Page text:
I’m a body image researcher and unlike Edith Piaf I have a lot of regrets about it. In my last post, I outlined my regret for my field’s minimization of injustices that are simply more urgent than having body image concerns. I also regret my field when it treats now near universal body dissatisfaction as something caused by individual level factors i.e., because a person compares themselves too much to others, has the wrong kind of thinking patterns or their hormones are imbalanced. And I regret my field when it pronounces Black women immune to developing body image issues because of our racist ideas about Black culture and booty sizes (as noted by Bordo, 2003).
Previous research in the body image field has even eschewed the influence of media on body image. Specifically Christopher Ferguson concludes in the biggest meta-analysis of experimental research to date on the media’s impact on body dissatisfaction: “media effects are generally minimal and limited to those with pre-existing body dissatisfaction” (Ferguson, 2013, p. 20).
I and colleagues know this need challenging and that media images (such as the one below) do influence ourselves.
|Figure 1: Nivea advert published in 2011 equating Black afro hair with being uncivilized. One example of media imagery that does affect individual’s views of beauty, race and gender.|
So recently we systematically looked at the way in which Black women were represented in popular women’s magazines. We wanted to better understand the appearance pressures Black women face and to show that these pressures are culturally driven (via media imagery) rather than from the individual.
We coded every image of an adult women for her age, body type, skin shade, hair type and nose size across eight issues of mainstream women’s magazines available in Britain (Elle and Vogue) and Black women’s magazines (Essence and Ebony) from 2015 to 2016.
The findings are published in the latest issue of the Psychology of Women Section Review. In brief, we found that, of the 539 images of Black women in the magazines examined, 83% were young, 62% were slim, 66% had light skin, and 60% had straight hair (see Figure 2 as an example). Very few Black women were featured in Elle or Vogue (n = 64, 11%) and when they were represented, they generally had straighter hair, narrow noses and lighter skin tones than images of Black women in Essence and Ebony.
An unexpected finding was that 16 (25%) of the total images of Black women in the mainstream women’s magazines were of one, single Black woman – the US-based actress Lupita Nyong’o. Nyong’o happens to have darker skin and afro hair which skewed our analysis somewhat (in that the Black women’s magazines were generally better at featuring more diverse Black women than the mainstream magazines, except for Nyong’o). But Nyong’o wasn’t in the magazines because she represents diversity but because she is the face of Lancôme, a French subsidiary of cosmetic giant L’Oreal. Both Lancôme and L’Oreal are prominent advertisers in Elle and Vogue.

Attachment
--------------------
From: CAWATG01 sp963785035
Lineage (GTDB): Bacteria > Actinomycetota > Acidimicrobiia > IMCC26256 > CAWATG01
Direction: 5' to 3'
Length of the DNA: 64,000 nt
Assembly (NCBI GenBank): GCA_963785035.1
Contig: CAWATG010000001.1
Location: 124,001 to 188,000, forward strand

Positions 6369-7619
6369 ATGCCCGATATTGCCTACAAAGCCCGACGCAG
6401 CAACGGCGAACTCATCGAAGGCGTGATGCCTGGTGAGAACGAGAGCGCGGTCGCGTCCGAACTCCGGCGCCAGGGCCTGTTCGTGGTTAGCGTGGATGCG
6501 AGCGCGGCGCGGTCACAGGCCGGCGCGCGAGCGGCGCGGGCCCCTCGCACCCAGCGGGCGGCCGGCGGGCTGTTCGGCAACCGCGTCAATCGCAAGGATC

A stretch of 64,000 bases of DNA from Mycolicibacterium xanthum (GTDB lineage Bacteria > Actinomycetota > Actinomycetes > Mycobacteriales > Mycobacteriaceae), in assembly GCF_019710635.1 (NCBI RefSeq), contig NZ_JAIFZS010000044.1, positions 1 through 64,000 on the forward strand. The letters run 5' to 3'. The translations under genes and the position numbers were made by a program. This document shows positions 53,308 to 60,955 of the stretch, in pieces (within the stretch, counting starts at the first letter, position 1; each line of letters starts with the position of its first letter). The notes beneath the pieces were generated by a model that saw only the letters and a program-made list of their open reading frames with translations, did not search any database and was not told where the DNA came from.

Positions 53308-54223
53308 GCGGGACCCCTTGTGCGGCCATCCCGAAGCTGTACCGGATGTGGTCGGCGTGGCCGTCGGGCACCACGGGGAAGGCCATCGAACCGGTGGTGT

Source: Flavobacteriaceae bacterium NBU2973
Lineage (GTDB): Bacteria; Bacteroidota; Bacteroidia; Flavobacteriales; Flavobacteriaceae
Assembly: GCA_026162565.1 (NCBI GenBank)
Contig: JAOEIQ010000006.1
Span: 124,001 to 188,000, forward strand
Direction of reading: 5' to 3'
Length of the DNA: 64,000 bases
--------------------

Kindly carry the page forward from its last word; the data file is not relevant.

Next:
|Figure 2: Front cover of Ebony Sept 2015 magazine depicting 6 Black women, four of whom have relaxed hair and 5 of whom have light skin.|
Traditionally those of us in the body image research field have noted that appearance ideal images (ie young, thin and athletic) represent an unrealistic standard for the majority of women. Some of us recognize too that appearance pressures are gendered, that women experience this more often and more deeply than men (Buote, Wilson, Strahan, Gazzola, & Papps, 2011; Jankowski, Fawkner, Slater, & Tiggemann, 2014; Jankowski, Slater, Tiggemann, & Fawkner, 2016). However, we’ve said little about how these standards are even more unrealistic for Black women where Black women not only face appearance pressures to be slim and youthful but also to lighten their skin, to narrow their noses and to relax their hair. This study starts to do that.
If you would like a full copy of the paper or full references please email [email protected].
Glen Jankowski is a Senior Lecturer at Leeds Beckett University. He is interested in critical-, feminist- and Marxist psychology. He is also a committee member of the Psychology of Women Section and the International Society of Critical Health Psychology.
- Bordo, S. (2003). Unbearable weight: Feminism, Western culture, and the body (2nd ed.). Berkley, CA: University of California Press.
- Buote, V. M., Wilson, A. E., Strahan, E. J., Gazzola, S. B., & Papps, F. (2011). Setting the bar: Divergent sociocultural norms for women’s and men’s ideal appearance in real-world contexts. Body Image, 8(4), 322–334. https://doi.org/10.1016/j.bodyim.2011.06.002
- Ferguson, C. J. (2013). In the eye of the beholder: Thin-ideal media affects some, but not most, viewers in a meta-analytic review of body dissatisfaction in women and men. Psychology of Popular Media Culture, 2(1), 20–37. https://doi.org/10.1037/a0030766
- Jankowski, G. S., Fawkner, H., Slater, A., & Tiggemann, M. (2014). “Appearance potent”? Are gay men’s magazines more ‘appearance potent’ than straight men’s magazines in the UK? Body Image, 11(4), 474–481. https://doi.org/10.1016/j.bodyim.2014.07.010
- Jankowski, G. S., Slater, A., Tiggemann, M., & Fawkner, H. (2016). The appearance potency of gay and straight men’s websites. Psychology of Sexualities Review, 7(2), 48–62.
- Jankowski, G. S., Tshuma, S., Tshuma, S., & Hylton, M. (2017). Light except Lupita: The representation of Black women in UK magazines. Psychology of Women Section Review, 19(1). Retrieved from https://shop.bps.org.uk/publications/psychology-of-women-section-review-vol-19-1-spring-2017.html